splash-and-burn-street-art-campaign-indonesia-designboom-05Mark Jenkins in Riau Peatlands | Photo by Ernest Zacharevic

Local communities are the first to feel these effects. Deforestation threatens the livelihood of farmers and locals outside of the palm oil industry. Many companies develop farms without the consideration of indigenous people who rely on or occupy the land. Rarely are these people compensated. Children as young as 7 years old can be found working for these companies to support their families. They are paid low wages for long hours and sometimes paid none at all. According to the NGO, Friends of the Earth, the palm oil industry is one of the top four worst industries of forced and child labor.

yessplash-and-burn-street-art-campaign-indonesia-designboom-02Ernest Zacharevic in Medan | Photo by Ernest Zacharevic

Zacherevic first became interested in the matter when clouds of smoke traveled from Indonesia to the location of his studio in Penang, Malaysia. Though the issue does receive some International attention, Zacherevic felt that the media needed to bring light to the outside of the burning seasons. Working with international as well as local Indonesian NGOs such as OIC, “Splash and Burn” creates a platform for an otherwise overlooked crisis. Over the course of two years, Zacherevic worked with these organizations to gather spaces for his curated group of artists to tell a story about the issue. Ranging from murals to installations to sculptures, each piece highlights a different victim of the issue.

YAS        Isaac Cordal in North Sumatra | Photo by Isaac Cordal

Ultimately, Zacherevic’s desire for “Slash and Burn” is to educate worldwide consumers on the direct connection they have with this corrupt industry. From food to cosmetics, palm oil can be found in countless products. Consciously buying products derived from conflict-free palm oil can drive down the consumer demand and make a bold statement about popular palm oil farming practices.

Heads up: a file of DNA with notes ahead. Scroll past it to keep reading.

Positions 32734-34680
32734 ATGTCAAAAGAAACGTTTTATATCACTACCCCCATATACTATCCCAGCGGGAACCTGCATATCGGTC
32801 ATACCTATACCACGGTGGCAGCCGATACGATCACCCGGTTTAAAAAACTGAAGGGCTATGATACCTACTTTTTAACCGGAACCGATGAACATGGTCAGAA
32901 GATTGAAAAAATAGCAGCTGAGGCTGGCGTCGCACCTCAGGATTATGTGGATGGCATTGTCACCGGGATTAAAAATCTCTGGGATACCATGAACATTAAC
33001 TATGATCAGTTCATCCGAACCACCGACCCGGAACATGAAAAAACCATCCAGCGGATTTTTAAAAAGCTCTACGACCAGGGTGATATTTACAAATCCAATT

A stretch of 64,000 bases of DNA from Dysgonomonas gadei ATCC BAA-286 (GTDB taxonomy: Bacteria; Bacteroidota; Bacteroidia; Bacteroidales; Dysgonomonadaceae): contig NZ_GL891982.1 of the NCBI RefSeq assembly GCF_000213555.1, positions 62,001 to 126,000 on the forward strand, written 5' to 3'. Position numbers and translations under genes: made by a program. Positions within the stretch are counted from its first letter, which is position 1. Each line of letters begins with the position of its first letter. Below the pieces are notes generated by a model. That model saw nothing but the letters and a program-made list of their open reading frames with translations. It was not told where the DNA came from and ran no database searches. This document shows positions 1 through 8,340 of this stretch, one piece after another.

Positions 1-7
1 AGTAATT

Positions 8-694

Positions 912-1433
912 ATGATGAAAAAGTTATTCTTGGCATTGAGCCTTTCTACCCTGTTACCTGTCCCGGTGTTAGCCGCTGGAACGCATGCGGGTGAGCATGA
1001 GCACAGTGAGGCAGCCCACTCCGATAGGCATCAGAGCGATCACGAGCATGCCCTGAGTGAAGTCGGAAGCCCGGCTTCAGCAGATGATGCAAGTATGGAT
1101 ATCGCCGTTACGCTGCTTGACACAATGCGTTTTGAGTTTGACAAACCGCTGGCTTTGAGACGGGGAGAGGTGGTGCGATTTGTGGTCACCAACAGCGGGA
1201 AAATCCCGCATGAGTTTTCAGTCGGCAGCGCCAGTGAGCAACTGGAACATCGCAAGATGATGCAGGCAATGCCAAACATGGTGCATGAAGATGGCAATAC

More info about Zacherevic and “Splash and Burn” can be found at: http://www.ernestzacharevic.com/splash-and-burn-2/

To learn more about the illegal palm oil industry and what you can do to stop it, head to:  http://www.saynotopalmoil.com/

Support the displaced Orangutans:                                                                             http://orangutancentre.org/

 

 

 

 

 

 

 

Street Art & Social Change: Lorenzo Quinn shows “Support” in Venice

With the state of the environment, many historic cities are facing the threat of rising sea levels.  In reaction, Italian sculptor Lorenzo Quinn highlighted this issue by unveiling his latest installation at Venice’s annual art installation, Venice Biennale 2017.

 

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Entitled, Support, the sculpture depicts two hands rising out of Venice’s Grand Canal toward the Sagredo Hotel. The hands reflect the two conflicting sides of human nature – the creative and the destructive.  Support highlights the idea that humans have the direct ability to impact the course of history and the environment. We could destroy the world, however, it is up to us save it.

Quinn aims to highlight climate change and the rising sea levels that could affect Venice along with the rest of the world.  Significantly Venice, a floating city, faces the direct effects of rising sea levels. With his piece, he encourages the world to act now in order to reverse the impact we’ve had on the environment. 

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Quinn draws inspiration from his own children. In an interview with Mashable, Quinn says “I have three children, and I’m thinking about their generation and what world we’re going to pass on to them. I’m worried, I’m very worried.” In fact, the hands themselves are molded after his son’s. Using a method known as “lost wax casting” he created a wax model of the sculpture and molded resin around it. Underwater, four 30 foot pillars hold the hands in place.

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Lorenzo Quinn intends to showcase “Support” as a rotating installation, with plans to bring the hands to other UNESCO World Heritage sites also facing destruction due to climate change.

More of Lorenzo Quinn’s work can be found at https://www.lorenzoquinn.com/